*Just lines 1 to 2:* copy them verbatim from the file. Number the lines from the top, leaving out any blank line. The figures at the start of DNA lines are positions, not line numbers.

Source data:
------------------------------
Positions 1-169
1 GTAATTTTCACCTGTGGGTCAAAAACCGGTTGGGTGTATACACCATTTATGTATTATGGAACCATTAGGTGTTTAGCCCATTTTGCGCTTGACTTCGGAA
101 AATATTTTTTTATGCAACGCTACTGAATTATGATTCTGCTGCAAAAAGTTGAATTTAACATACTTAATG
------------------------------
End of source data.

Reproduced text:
Positions 1-169
1 GTAATTTTCACCTGTGGGTCAAAAACCGGTTGGGTGTATACACCATTTATGTATTATGGAACCATTAGGTGTTTAGCCCATTTTGCGCTTGACTTCGGAA